A topic that is high on the agenda in our discussions around the future of banking. Are we actually seeing the ‘seismic shift’ that has been suggested?
Having attended the recent BBA Conference on Digital Banking I have been giving a lot of thought to the subject and reviewing what I see as the key points that came out during the day:-
- More names on the high street are getting involved in digital banking with the emergence of newer challenger banking brands which, along with other non-banking companies, are using technology advances to focus on niche areas of banking, for example Peer-to-Peer lending and payments specialists, such as PayPal.
- There is a perception that established banks have an historical culture that makes them slow to react and develop, further exacerbated by regulators being similarly slow to adapt, with limited specialist staff able to understand complex digital processes. There was a plea for banks to work with regulators to ensure that regulation does not hold digital back.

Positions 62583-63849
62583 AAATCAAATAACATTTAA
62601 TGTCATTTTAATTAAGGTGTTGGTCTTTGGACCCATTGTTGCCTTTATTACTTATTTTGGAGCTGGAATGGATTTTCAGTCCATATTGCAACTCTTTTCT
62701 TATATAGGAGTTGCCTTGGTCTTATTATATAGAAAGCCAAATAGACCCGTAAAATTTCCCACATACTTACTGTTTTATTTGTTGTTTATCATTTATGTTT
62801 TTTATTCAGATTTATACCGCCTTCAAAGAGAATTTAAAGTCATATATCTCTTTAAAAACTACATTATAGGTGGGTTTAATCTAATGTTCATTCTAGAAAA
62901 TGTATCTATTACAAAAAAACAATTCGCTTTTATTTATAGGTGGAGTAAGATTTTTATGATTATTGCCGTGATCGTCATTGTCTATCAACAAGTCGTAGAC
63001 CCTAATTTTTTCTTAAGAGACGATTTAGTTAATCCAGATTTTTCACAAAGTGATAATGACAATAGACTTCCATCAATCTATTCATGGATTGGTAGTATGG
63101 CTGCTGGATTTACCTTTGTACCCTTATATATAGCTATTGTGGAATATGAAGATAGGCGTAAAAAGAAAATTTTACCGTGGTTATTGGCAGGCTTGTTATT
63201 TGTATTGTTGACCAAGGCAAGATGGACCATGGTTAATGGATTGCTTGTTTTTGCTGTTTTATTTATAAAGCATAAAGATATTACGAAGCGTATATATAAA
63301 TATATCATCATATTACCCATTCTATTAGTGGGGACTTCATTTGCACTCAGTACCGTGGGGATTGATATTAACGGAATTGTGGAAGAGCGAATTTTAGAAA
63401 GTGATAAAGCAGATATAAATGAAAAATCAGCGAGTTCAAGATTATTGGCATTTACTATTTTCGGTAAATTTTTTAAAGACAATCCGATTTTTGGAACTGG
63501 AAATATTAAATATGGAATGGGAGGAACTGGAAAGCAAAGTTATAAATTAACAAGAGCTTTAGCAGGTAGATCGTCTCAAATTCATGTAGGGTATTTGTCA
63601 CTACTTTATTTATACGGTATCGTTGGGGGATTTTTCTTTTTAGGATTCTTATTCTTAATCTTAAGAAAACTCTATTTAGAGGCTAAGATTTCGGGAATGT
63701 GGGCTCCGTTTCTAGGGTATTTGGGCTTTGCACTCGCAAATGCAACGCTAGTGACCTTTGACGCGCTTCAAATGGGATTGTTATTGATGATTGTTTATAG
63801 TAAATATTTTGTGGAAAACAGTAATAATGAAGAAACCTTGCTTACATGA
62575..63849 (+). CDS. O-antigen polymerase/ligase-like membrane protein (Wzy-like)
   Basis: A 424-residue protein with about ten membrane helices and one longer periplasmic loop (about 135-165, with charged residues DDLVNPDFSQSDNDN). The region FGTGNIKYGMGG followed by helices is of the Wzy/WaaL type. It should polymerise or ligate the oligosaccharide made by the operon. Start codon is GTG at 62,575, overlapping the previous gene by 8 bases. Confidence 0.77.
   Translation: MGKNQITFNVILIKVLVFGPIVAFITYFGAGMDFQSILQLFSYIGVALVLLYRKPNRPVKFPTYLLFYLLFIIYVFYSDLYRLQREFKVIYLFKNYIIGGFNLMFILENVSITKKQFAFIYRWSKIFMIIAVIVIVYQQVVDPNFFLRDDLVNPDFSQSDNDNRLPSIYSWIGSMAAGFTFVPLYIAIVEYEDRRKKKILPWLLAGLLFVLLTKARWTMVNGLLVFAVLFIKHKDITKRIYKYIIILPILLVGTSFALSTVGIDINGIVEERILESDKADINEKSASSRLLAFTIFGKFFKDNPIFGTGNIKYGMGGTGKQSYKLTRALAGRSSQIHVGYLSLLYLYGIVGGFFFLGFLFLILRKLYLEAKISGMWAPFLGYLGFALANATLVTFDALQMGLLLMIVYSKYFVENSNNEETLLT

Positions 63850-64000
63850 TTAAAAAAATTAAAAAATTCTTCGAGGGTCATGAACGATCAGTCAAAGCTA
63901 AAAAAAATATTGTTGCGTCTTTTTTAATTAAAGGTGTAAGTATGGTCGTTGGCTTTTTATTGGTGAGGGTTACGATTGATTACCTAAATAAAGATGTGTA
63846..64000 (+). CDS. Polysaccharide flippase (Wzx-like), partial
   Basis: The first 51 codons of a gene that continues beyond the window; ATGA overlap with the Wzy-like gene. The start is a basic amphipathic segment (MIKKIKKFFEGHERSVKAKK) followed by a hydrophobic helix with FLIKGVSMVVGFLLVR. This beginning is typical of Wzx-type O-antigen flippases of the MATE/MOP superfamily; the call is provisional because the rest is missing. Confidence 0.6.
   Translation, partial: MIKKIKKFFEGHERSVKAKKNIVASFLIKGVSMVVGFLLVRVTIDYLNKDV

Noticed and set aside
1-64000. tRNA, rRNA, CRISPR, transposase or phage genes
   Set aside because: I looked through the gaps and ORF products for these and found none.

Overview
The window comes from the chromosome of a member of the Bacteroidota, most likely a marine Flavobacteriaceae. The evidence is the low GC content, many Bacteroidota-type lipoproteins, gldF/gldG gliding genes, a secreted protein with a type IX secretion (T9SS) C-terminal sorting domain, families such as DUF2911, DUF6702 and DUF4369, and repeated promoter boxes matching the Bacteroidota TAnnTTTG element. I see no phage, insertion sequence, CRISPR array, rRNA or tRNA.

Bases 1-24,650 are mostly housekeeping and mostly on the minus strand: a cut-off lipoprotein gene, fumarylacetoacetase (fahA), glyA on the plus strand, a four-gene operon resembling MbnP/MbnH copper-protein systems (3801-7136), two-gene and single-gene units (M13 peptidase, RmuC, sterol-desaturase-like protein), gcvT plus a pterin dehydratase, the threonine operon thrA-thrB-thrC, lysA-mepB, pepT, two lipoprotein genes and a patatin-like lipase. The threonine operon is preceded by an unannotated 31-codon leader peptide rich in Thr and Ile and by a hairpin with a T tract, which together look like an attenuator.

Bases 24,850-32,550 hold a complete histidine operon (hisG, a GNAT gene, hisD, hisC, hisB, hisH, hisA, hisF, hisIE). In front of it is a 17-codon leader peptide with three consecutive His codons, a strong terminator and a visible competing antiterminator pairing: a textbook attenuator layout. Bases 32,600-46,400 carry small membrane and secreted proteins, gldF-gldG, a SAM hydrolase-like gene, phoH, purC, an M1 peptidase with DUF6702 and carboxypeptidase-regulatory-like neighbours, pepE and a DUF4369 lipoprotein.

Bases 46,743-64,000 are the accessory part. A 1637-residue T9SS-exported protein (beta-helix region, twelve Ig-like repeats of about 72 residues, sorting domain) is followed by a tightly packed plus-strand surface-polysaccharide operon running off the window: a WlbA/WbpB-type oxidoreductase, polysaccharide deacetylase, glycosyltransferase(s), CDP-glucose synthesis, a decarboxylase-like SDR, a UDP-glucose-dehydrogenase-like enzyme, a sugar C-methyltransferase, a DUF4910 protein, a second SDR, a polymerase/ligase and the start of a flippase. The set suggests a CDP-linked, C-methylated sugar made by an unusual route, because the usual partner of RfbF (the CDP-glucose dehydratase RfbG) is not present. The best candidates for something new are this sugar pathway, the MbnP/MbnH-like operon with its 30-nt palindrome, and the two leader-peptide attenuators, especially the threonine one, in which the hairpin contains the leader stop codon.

- And on ‘big data’, that buzzword used to describe the massive volume of data a business holds which can be managed and manipulated to gain insights into customer behaviour; it was suggested that banks probably know less about their clients than at any other time in history and yet they have access to greater data about their clients than anyone else.
- Are core banking systems suitable for the Digital Age? Established banks are suffering a complexity crisis with difficulties that include the accumulation of thousands of product variations over decades; the idea of Evolution, not Design. Complexity slows down innovation, another example of where the challengers are gaining ground. And importantly, complexity increases risk.
- Businesses emerging as challenger brands have a dramatically different culture around project risk management than traditional banking, with the Silicon Valley approach where taking risks around radical innovations is respected and encouraged.
I would summarise the day as…businesses have to adapt to a digital world to survive; the banking industry is adapting as technology innovation accelerates, but established banks need to improve systems and reaction to change or they risk losing niche areas of banking to challengers from a more adaptable and versatile ideology.
And the quote of the day…’Treat Digital as a philosophy not a channel’.